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Friday, July 11, 2014

Kulfi Kulfi!

The Inside-Mango kulfi- Cardamom- Mango kulfi served inside a mango-The special Indian Ice-Cream

Kulfis are so much fun- a breath of relief n joy in the hot summer evenings, full of flavors from fruits, nuts, flowers, saffron- they are a delight who gathers small crowd in the family tables with high anticipation. Kids love it and perhaps adults like it even more. In different parts of India different flavors of kulfi would be preferred and also would be spelled slightly differently such as “Khulfi” or “Qulfi” or “Koolfee”. Unlike ice-cream which is whipped Kulfis are not whipped and therefore they have a denser n solid texture being frozen, it takes a longer time to melt because of the same reason.

                                                    Kulfis being more solid n dense in texture you have to bite into a kulfi rather than licking as it starts melting in your mouth. Full-cream milk is simmered for a long time as the milk thickens, developing a distinct flavor and becomes more creamy. They are known as The Indian Ice-cream in other parts of the world. The traditional flavors of kulfi used to be Pistachio, Malai(cream), Rose, Cardamom, Saffron, in these time a huge variety of flavors have appeared, some of them being Mango, Paan(betel leaf), Thandai( a drink made with almonds, milk), orange, apple, strawberry, peanut.

When I was a kid, the Kulfiwallas used to visit our streets with their collection, the kulfis frozen in the kulfi molds inside an earthenware vessel called “Matka” which is filled with a mixture of ice n salt inside which the kulfis get frozen. It was a moment of temptation n anticipation when a kid would convince his parent after much effort those days to buy him a kulfi. In the modern changing times the Kulfiwallas have reduced in number, now-days some of them carry a box of thermocole full of ice and kulfis. But that doesn't mean that their kulfis are inferior neither the popularity of traditional kulfi has reduced nor is the technique of traditional kulfi making lost. In fact it is very much alive. What is most notable however is the difference in texture between the kulfis made in the traditional way and those made at home feels like.

                                                                                 At home we tend to freeze them in refrigerator and in the traditional method the kulfis are frozen inside a earthen terracotta mold and then they are placed inside a Matka/Kulhar which is full of ice n salt, the kulfis rendered by this slow freezing develops a smooth saturated creamy mouth feel and not a slightly crunchy texture in the refrigerator kulfis because of the presence of water crystal in them. Also notable is the flavor in the traditional kulfis which carry the essence n subtle flavor of the terracotta pots in which they are frozen and it is such a desirable flavor that is lost in metal kulfi molds.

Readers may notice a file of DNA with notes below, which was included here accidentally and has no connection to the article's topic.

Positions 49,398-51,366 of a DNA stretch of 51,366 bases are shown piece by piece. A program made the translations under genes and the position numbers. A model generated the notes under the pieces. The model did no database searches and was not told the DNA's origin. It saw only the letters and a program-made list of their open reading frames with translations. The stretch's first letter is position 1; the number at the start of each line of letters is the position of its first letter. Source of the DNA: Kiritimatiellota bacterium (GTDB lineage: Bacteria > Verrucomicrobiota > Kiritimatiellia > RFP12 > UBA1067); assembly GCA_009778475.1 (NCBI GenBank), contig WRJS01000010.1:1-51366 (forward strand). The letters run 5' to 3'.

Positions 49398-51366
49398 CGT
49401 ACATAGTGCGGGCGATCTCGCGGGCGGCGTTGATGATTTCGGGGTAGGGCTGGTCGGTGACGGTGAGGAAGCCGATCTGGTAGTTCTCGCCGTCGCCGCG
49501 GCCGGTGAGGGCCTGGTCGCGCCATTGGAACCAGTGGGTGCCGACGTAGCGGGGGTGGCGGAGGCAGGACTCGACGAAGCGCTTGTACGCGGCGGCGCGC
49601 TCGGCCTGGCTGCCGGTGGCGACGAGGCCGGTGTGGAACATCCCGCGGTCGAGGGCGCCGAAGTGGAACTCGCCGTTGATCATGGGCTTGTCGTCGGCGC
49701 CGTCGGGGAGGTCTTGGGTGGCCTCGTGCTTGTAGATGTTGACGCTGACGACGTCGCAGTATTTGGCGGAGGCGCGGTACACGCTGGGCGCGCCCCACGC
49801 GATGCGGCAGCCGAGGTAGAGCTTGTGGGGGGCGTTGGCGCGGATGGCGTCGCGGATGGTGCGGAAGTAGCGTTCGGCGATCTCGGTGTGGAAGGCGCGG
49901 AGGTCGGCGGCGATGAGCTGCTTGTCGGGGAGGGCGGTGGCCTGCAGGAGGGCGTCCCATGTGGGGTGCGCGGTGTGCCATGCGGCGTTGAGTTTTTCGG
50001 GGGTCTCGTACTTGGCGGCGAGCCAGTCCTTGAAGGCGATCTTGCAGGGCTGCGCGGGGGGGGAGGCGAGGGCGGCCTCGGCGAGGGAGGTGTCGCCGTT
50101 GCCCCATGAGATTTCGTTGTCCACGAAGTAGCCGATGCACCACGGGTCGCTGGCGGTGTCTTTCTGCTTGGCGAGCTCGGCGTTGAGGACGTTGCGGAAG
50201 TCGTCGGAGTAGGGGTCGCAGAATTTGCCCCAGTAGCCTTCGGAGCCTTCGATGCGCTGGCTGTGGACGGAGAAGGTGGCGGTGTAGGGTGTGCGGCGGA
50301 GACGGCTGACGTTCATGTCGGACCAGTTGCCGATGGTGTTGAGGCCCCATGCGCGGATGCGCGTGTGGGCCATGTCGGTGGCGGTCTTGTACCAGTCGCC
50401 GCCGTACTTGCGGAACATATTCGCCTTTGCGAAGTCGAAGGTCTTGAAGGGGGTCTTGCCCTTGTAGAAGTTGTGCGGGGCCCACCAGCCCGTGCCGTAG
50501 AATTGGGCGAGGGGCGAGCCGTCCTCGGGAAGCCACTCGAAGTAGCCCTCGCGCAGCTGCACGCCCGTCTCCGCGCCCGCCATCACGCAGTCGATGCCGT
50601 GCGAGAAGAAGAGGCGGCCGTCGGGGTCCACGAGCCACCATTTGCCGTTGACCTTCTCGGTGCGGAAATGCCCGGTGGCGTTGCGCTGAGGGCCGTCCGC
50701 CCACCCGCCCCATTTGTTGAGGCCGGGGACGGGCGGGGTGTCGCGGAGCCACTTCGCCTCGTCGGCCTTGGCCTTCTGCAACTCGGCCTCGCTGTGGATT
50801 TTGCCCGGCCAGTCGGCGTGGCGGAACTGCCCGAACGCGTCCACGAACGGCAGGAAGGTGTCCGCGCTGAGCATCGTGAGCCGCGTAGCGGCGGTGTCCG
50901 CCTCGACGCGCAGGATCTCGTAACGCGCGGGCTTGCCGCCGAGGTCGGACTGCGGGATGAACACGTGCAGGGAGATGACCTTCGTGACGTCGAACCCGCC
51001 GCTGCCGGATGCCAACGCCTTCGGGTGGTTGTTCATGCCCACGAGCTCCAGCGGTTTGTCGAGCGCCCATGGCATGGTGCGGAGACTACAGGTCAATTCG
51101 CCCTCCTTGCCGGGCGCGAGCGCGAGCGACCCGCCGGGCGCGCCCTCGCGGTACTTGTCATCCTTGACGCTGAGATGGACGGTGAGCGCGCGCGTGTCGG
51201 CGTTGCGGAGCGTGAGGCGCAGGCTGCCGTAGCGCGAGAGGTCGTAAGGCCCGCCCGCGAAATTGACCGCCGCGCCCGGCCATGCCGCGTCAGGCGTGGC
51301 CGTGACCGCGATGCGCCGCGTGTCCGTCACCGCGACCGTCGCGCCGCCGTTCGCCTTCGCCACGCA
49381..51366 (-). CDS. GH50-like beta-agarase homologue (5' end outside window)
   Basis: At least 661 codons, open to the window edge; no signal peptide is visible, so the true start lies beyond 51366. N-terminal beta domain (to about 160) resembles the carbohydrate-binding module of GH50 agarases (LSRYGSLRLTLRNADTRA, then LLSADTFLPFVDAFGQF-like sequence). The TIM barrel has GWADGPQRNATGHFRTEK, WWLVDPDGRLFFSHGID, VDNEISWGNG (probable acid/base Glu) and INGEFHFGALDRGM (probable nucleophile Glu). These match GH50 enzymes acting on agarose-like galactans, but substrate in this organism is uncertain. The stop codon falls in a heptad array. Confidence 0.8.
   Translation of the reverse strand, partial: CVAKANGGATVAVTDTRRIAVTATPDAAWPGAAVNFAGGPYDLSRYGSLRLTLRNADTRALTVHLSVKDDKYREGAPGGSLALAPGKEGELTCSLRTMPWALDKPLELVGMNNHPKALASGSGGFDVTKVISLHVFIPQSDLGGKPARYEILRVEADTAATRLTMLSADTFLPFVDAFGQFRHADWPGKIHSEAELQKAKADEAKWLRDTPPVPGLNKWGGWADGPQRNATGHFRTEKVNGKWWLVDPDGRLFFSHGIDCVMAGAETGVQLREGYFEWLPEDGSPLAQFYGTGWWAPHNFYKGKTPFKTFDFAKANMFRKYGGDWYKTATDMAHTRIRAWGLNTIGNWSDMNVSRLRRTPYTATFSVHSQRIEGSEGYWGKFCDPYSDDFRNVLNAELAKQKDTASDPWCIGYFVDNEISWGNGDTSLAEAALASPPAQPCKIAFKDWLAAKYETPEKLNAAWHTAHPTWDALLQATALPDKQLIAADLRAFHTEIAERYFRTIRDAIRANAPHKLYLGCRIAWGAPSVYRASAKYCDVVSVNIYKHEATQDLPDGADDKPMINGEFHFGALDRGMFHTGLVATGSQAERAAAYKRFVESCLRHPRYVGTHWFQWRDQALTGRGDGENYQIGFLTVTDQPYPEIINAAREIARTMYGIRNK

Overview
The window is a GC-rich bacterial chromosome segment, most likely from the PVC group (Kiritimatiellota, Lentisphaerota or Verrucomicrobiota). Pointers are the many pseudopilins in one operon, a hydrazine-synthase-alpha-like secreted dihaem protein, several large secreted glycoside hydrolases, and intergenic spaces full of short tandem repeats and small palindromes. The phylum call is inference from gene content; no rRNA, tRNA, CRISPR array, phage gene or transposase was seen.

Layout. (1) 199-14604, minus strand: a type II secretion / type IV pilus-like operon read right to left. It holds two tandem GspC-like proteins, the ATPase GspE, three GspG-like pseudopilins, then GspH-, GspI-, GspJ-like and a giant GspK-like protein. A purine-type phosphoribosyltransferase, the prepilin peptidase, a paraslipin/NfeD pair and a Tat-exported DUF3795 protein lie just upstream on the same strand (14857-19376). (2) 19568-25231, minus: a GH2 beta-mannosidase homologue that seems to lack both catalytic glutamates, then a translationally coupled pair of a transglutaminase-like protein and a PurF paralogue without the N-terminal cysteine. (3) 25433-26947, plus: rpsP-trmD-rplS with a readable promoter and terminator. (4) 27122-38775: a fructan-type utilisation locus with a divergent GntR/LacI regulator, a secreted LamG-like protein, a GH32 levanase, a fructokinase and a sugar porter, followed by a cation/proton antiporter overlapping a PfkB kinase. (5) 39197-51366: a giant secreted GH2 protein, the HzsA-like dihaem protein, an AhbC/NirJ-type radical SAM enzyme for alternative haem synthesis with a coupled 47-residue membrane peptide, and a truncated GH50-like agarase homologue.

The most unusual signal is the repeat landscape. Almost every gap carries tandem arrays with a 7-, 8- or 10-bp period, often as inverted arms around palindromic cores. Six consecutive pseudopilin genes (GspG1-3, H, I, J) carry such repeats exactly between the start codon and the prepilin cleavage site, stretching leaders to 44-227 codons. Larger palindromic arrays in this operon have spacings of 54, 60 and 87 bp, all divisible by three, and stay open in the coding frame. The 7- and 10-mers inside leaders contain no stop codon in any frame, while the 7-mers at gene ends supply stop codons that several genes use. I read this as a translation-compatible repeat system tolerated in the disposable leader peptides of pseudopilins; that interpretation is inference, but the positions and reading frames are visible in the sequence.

The birth of kulfi began perhaps during the time-period when the Mughals ruled a big part of modern day India-16th to 18th century. The love affair of the Mughals with food is renowned and truly they were food-fanatics. Numerous recipes were invented in the Mughal kitchen which was never sort of money or supplies of food items from across the vast land on Hindustan-now India- and from around the world. During their time ice from the hills of Himachal Pradesh was shipped down the Yamuna to Delhi and it is during that time perhaps that kulfi was invented in the Mughal kitchen. However there is a Persian precedent for this desert and the name also has its source from the Persian word for ‘Lock’. Given that fact that the Mughals were very fond of the Persians, there is huge influence of the Persians on them, it is no wonder if the origins of the kulfi had its hand stretched to the Persian culinary traditions.

Now traditionally as aforementioned, milk was thickened by slowly simmering it for a long period of time, stirring from time to time to keep the milk from sticking to the bottom of the vessel where it might burn and done so until it’s volume has reduced to half or one-third. The resulting milk is high in lactose, fat, protein density and it has developed a distinct taste due to the process of caramelization of lactose and sugar during the time of cooking. This thickened milk is flavored and poured into special earthenware moulds, namely kulhars with their mouth sealed or into conical molds, they are then submerged into a mixture of ice and salt , these whole ice n salt mixture resides inside another earthen vessel named as ‘Matka’ which is shaken gently till the kulfi freezes. The Matka provides insulation from the external heat and slows down the process of ice melting. The traditional earthenware pots impart a distinct n lovely flavor to the kulfis and they will be known as ‘Matka Kulfi’. Those days a pot full of kulfi-Baraf ki Handi was a very special gift to send someone.